Directed by: Frank Capra (won Oscar)
Screenplay by: Robert Riskin (nominated)
Starring: James Stewart, Jean Arthur, Lionel Barrymore
My rating: 6.5
IMDb rating: 8/10
The Adventures of Robin Hood
Alexander’s Ragtime Band
La Grande Illusion
Synopsis: A young man from a wealthy family and a girl from eccentric family fall in love. His parents struggle to accept it.
Well, well, well. Here we are again. A charming movie full of charming people. Man, they really must have needed that escapism in the 1930s.
You Can’t Take It With You is, as its name suggests, all about how money can’t buy happiness. The message is a bit heavy handed at times, but I guess it struck a chord for viewers towards the end of the Great Depression.
But, oddly, the banker in this one isn’t such a bad guy. He’s not a sneering avaricious villain, he’s just a man with his priorities slightly skewed, who got caught up in success.
This film got Frank Capra his third and final Oscar (the other two were for It Happened One Night and Mr. Deeds Goes to Town) and while it’s not his most famous film (It’s a Wonderful Life, anyone?), it shows just how adept he was at showing heart and sympathy for the underdog.
While the story is ostensibly about the romance between James Stewart’s Tony and Jean Arthur’s Alice, it’s really the story about Lionel Barrymore’s open-minded and kindly Martin Vanderhof (Alice’s grandfather) charming Edward Arnold’s arch-capitalist Anthony P Kirby (Tony’s dad).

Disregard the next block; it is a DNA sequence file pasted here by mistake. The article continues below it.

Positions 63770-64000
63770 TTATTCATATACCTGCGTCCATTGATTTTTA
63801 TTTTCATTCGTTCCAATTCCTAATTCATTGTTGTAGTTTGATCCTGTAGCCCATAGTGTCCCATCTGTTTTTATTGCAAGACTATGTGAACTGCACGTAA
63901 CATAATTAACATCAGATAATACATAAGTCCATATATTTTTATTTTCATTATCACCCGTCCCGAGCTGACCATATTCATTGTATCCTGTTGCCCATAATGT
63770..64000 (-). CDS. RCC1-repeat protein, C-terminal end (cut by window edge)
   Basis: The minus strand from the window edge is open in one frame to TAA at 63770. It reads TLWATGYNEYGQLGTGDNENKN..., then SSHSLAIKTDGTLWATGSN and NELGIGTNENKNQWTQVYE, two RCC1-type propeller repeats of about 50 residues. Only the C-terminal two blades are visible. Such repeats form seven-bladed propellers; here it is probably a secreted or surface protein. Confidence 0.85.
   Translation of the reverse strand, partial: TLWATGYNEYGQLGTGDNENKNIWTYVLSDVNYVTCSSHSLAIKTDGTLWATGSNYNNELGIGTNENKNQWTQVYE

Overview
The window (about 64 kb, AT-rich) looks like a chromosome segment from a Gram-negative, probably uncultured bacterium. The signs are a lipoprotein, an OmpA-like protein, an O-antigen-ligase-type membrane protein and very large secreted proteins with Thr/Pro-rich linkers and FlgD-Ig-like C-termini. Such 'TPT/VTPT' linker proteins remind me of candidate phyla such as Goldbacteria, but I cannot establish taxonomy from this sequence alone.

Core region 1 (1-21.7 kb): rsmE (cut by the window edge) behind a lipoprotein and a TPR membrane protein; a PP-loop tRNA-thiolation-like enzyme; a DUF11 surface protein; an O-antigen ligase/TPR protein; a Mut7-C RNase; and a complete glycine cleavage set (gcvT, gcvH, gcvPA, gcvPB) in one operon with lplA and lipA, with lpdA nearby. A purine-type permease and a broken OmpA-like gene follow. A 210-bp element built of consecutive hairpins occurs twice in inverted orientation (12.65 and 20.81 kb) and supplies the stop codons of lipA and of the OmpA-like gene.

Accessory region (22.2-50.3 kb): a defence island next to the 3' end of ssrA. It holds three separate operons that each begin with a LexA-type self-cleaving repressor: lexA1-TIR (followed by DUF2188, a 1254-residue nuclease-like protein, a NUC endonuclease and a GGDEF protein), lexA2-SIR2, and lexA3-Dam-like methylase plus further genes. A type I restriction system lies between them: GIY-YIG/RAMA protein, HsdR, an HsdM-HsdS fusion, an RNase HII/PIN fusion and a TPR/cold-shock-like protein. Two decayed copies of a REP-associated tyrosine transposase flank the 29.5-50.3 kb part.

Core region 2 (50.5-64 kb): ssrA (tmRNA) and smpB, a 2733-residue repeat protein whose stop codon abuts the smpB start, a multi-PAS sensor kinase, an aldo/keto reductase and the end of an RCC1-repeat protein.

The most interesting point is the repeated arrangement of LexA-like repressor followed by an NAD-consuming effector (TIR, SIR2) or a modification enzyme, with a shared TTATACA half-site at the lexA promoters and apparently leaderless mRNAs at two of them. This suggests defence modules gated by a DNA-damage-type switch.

Barrymore’s Vanderhof has a household overrun by eccentric characters pursuing their passions because it makes him happy to see everyone being happy. The house is so whimsical there’s a trained crow living with them.
Some parts were genuinely funny, and the ending, as sentimental and unsurprising as it may have been, still caused a little eye moisture.
The cast of characters in the Vanderhof household really steal the show. There’s the granddaughter who dances while doing everything, the playwright daughter-in-law who has to continually lift a kitten from her manuscript and the basement full of firecracker-producing tinkerers. There are also two black characters who, although one of them works for the family, appear to be pretty much treated as equals, which was a pleasant surprise for something from the ’30s.
It’s a silly screwball comedy, with a few contrived romantic obstacles, but it’s just so much damn fun.
Bottom line: A heartwarming story full of lovable characters. Thoroughly Capra. Watch it.
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